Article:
Sparks Flying

9016 made its debut railtour in April 2002 and went on to perform a few more in subsequent months, but not without a few technical problems. One driver reported erratic power surges, causing over-load tripping of the transmission. When the control-cubicals were opened up, the huge sparks went right passed the driver! By early 2003, Timms managed to entice Chris Wayman back, just two days before a series of workings for VSOE, for luxury Pullmans. The first of these travelled from London to York, but just before the return departure, orders came from a high authority to remove the Deltic and quarantine it in Doncaster!



When (eventually) out of quarantine, Chris set about working through the many minor faults and rectifying them, although an ETH supply fault proved elusive. In April 2003, it hauled a railtour, but the lack of carriage heating resulted in the loco being declared a "failure" for the return leg. Ironically, the day warmed up and nobody needed heating for the return leg, when a class 47 took over! In June 2003, the DPS ran a tour with Deltic 55019 into Kings Cross. 9016 was rostered to do the ECS move out of Kings Cross, as a surprise to the railtour passengers. But it nearly didn't make it. The traction inspector, expected the loco to be in a poor state until he saw the work that had been completed. During its light-engine move, it got delayed by a signal because it was mistakenly believed to be still in quarantine. The confusion got sorted out, and the "Purple Monster" (as some called it) took enthusiasts in Kings Cross by surprise as it backed onto the rear of their railtour.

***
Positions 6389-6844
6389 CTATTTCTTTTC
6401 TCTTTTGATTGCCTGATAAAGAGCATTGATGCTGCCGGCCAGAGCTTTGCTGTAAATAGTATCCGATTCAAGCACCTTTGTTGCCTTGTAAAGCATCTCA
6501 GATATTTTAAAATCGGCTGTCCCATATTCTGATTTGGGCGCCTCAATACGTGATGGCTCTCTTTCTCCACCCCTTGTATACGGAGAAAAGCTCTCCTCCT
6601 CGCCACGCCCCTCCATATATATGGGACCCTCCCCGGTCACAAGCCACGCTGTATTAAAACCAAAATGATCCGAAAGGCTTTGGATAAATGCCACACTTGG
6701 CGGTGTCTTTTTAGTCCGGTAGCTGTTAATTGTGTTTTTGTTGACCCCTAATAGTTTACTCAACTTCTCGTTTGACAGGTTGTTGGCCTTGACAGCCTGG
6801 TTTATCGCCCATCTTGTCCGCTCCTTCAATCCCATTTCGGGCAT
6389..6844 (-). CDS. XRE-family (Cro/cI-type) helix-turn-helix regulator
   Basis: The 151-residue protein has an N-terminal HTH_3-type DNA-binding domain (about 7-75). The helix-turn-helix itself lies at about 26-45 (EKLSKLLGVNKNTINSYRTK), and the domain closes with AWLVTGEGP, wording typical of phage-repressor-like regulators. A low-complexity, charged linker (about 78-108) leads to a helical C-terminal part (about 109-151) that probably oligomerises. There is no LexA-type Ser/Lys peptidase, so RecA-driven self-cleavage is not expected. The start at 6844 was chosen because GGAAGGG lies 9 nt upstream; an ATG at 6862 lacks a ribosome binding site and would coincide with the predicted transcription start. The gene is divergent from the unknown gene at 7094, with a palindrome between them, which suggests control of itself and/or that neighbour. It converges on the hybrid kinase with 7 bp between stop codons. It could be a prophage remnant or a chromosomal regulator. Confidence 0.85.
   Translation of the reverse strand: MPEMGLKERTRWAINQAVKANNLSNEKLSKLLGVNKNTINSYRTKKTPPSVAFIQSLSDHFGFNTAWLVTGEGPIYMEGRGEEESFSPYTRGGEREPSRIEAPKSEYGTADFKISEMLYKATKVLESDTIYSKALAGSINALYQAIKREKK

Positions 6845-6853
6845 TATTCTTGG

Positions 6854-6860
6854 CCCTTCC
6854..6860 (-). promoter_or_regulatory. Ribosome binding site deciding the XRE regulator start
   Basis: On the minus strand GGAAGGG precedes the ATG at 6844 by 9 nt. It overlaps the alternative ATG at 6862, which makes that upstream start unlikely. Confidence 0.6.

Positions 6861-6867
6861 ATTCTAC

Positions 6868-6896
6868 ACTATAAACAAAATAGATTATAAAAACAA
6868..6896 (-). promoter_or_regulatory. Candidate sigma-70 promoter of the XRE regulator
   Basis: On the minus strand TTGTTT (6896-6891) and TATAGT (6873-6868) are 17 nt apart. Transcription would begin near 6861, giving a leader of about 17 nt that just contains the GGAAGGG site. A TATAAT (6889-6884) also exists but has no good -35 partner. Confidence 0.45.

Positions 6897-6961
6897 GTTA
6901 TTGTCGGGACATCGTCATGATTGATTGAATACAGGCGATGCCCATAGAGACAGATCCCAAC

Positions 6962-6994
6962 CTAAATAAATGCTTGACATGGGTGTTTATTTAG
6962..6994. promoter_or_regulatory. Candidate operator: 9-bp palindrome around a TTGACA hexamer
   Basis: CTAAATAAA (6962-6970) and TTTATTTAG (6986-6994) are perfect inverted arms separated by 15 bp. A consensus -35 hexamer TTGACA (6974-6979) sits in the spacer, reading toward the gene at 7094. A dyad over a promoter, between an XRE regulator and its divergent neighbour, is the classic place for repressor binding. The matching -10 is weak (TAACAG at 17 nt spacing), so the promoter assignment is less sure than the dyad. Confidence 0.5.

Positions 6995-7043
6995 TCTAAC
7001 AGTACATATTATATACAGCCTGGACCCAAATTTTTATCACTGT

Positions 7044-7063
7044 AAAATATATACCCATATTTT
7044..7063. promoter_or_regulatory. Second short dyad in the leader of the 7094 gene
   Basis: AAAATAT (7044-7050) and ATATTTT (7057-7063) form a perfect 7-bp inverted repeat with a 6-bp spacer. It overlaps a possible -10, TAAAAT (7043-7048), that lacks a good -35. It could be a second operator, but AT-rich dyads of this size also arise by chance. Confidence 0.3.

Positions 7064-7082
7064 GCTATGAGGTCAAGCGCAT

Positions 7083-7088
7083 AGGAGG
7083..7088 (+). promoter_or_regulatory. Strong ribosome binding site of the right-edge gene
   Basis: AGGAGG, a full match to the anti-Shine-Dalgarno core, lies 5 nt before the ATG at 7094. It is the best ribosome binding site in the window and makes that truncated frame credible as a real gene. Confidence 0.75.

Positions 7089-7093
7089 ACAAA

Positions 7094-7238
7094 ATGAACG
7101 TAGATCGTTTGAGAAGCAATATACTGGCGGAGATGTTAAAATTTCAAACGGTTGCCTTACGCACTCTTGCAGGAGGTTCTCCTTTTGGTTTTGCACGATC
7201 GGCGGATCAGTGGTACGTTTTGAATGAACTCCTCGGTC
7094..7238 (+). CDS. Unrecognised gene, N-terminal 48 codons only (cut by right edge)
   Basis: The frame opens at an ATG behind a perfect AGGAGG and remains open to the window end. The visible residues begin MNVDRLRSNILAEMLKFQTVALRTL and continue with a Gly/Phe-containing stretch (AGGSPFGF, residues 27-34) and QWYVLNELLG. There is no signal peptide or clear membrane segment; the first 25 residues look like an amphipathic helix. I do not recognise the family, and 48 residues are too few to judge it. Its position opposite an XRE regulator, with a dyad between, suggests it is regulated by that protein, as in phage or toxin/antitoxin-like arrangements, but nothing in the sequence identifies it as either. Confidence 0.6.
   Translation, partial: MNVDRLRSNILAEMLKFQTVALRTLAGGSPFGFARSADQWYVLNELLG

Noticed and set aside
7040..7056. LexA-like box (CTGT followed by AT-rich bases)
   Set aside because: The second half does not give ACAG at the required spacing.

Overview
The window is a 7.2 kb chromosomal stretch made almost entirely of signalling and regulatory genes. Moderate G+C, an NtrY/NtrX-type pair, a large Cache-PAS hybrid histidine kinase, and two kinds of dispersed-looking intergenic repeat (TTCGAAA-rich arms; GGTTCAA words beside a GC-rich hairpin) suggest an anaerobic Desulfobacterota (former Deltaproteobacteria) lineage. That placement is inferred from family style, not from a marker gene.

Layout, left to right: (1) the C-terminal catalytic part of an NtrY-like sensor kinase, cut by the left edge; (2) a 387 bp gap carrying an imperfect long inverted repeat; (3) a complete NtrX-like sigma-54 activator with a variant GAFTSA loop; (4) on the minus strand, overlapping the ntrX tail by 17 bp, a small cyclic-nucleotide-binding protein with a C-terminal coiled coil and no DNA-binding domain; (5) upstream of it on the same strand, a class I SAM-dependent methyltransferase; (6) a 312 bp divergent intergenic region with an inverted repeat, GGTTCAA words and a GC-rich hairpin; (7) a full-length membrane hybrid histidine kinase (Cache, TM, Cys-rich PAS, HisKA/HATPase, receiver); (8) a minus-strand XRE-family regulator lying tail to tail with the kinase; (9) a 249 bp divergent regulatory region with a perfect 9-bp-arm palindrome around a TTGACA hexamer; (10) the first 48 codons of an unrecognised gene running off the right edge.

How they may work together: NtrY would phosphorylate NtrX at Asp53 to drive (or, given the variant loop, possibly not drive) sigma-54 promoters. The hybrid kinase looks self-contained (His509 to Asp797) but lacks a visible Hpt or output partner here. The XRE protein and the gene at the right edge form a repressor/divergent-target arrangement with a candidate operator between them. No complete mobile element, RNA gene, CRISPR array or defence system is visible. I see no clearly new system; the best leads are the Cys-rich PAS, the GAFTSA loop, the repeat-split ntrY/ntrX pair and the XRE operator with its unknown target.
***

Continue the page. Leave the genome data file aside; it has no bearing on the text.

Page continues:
Deltic 16 spent the summer based at the Mid Hants Railway, and it got some regular turns assisting with some steam specials on the main line running to the West Country. The Deltic would haul the special train over the Mid Hants, early in the morning, driven by Chris. Then it would take the empty stock on the main line ready for the steam engine to take over. On one occasion, it did a full tour, taking in the steep bank at Exeter. As a major bonus, it was also hired to move preserved stock to Doncaster for a special open weekend. This meant a night time assault on Stoke Bank (and I missed getting a recording... aarrgh!).